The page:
A major review into consumer access to the financial advice market has been launched by HM Treasury and the Financial Conduct Authority (FCA).
The Financial Advice Market Review (FAMR) has been set up to improve less wealthy consumers' access to financial advice.
It follows the introduction of the pensions freedom and choice reforms in April which gave defined contribution retirement savers complete access to their pension pots without the need to buy an annuity.
A Treasury announcement said the review will:
- Examine the 'advice gap' for those people who want to "work hard, do the right thing and get on in life but do not have significant wealth";
- Ensure the regulatory and legislative environment allows and encourages firms to innovate and grow their business models to include affordable and accessible financial advice;
- Consider ways to encourage people to seek financial advice, addressing unnecessary barriers that currently deter them.
The review, which will be led by acting FCA chief executive Tracey McDermott and director general of financial services at the Treasury, Charles Roxburgh, will examine all types of retail financial products including pensions, savings, mortgages, and insurance.
It will report before the 2016 Budget.
The FCA and government said the review will seek to come forward with...
- A package of reforms to empower and equip all UK consumers to make effective decisions about their finances; facilitate the establishment of a broad based market for the provision of financial advice to all consumers; create an a regulatory environment which give firms the clarity they need to compete and innovate to fill the advice gap;
- A set of principles to govern the operation of financial advice;
- Measures to ensure standards of behaviour for firms within all types of financial advice markets are in accordance with those principles;
- Proposals as to whether the regulatory perimeter for financial advice should be amended, taking into account European legislation;
- An examination of the role that might be played by regulatory carve-outs such as a so called safe-harbour;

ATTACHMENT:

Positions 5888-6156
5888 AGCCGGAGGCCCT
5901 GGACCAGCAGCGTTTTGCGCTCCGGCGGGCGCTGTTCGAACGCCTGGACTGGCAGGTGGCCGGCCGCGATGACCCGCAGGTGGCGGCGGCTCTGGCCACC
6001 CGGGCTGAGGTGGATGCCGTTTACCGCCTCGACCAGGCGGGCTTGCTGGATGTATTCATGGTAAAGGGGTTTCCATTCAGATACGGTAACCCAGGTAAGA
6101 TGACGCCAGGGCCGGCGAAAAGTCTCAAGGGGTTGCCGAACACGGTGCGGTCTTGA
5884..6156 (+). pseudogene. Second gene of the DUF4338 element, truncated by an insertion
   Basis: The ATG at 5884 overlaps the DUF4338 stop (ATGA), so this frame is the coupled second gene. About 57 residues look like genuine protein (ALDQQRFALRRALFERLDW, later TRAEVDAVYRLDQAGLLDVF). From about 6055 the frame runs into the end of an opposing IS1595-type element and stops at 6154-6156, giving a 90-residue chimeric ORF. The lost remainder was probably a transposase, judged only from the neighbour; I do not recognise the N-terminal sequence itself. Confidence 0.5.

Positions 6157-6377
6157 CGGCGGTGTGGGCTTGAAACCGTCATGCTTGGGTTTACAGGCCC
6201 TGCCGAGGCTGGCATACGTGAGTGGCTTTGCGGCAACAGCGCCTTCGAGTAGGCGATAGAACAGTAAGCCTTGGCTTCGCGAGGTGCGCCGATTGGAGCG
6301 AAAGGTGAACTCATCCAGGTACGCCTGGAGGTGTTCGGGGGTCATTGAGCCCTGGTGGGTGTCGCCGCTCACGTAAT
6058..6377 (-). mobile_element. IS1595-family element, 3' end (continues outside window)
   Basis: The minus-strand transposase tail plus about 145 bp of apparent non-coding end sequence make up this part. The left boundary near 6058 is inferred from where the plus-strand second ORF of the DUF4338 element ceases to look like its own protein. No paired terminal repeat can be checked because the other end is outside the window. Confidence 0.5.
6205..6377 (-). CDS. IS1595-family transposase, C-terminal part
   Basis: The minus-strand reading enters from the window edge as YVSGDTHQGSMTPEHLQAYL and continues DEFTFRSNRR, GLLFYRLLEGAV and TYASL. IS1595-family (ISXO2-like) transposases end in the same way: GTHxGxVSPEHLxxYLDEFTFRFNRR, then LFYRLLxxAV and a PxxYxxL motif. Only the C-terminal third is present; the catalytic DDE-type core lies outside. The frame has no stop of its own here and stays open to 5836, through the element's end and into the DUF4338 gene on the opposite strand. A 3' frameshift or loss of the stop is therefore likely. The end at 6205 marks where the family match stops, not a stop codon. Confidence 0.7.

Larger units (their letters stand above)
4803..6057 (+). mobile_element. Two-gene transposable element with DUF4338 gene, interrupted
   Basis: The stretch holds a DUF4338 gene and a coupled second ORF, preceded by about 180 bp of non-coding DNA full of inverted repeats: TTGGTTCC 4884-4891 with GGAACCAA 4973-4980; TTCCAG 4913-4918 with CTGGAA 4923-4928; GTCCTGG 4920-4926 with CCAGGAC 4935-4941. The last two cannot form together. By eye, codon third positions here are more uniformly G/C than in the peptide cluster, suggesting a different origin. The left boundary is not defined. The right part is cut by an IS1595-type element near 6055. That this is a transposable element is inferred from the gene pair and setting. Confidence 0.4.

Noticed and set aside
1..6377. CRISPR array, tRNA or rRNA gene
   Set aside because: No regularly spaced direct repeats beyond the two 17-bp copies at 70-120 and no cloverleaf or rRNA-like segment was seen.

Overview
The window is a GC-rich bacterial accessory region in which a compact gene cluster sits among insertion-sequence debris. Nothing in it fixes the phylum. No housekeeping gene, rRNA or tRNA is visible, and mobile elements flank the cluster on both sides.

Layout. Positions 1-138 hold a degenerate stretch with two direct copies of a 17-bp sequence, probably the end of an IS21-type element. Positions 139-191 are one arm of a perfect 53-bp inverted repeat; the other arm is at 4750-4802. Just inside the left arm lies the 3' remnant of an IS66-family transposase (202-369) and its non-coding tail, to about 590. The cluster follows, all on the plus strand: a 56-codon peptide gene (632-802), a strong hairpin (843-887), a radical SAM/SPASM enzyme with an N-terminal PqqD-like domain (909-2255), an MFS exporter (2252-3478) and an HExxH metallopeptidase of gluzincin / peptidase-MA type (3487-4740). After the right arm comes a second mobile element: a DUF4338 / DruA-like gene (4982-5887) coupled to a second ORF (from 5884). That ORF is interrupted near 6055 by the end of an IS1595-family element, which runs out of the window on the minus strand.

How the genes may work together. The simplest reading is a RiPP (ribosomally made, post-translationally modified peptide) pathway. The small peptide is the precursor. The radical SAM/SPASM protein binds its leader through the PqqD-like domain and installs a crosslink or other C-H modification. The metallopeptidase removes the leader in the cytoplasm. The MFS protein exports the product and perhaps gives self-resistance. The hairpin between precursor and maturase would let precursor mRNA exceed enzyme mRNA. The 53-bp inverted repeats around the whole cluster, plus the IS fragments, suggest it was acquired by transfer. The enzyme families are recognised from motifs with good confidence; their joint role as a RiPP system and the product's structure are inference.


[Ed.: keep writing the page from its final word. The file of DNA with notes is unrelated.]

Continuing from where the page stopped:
- A consideration of the proportionality of rules and their impact on affordability and availability of financial advice and products.
The Treasury said it wanted to make sure people can access high-quality, affordable, tailored advice and guidance to help them make informed financial decisions.
The review will also seek evidence from consumers about the barriers they face in seeking advice; the value they place on it and how easy it is to understand where advice can be found and what it means.
Harriett Baldwin, economic secretary to the Treasury said : "Making sure that our financial services sector supports working people at every stage of their lives is a key part of our long-term plan.
"That's why we've launched a major new review to explore what more can be done to make sure consumers can access high quality and affordable advice so they can make informed decisions with their hard-earned money."
An additional consultation will begin later in the year looking at how guidance services Pension Wise and the Money Advice Service can be made more effective.
Huw Evans, director general at the ABI said: "This is a welcome step which comes at a good time.
"The new pension freedoms have highlighted how important it is that proper advice is accessible to all, not just those that can afford it."
Association of Professional Financial Advisers director general Chris Hannant said his organisation had "long been campaigning" to reduce the significant regulatory burden on advisers.
"We welcome government recognition of the need to examine the legislative barriers to accessing affordable financial advice.
"We believe there needs to be a fundamental rethink of the current regulatory environment, particularly around liability."
Hannant cited the lack of a long-stop for advisers, the levy approach of the Financial Services Compensation Scheme - which he said "penalises regulated advisers for those unregulated investments which go wrong as well as imposing an unpredictable and seemingly ever-increasing fee burden" - and concerns that the Financial Ombudsman Service faces "systematic problems" in its decision-making.
He added APFA was "particularly pleased" one of the issues under examination would be the interaction between the regulatory framework for advice and the role of the FOS and FSCS in redress.
He said: "Consumers need to understand that investments can never be 100% risk-free.
"We look forward to continuing to work with HM Treasury and the FCA as part of this review and elsewhere to ensure liability is assigned more fairly and that steps are taken to minimise the cost of regulation for professional financial advisers."
Providers also welcomed the announcement of the review.
Aviva UK and Ireland Life chief executive Andy Briggs said: "Good advice makes a huge difference to people when they are navigating their choices on savings and retirement, but the rules today have not kept pace with people's needs.
"Customers should more easily be able to get low cost or free guidance from providers alongside their right to pay for more bespoke, personalised advice."
When making a life, critical illness or IP claim
On Monday 6 April
‘Comprehensive, coordinated and comprehensive’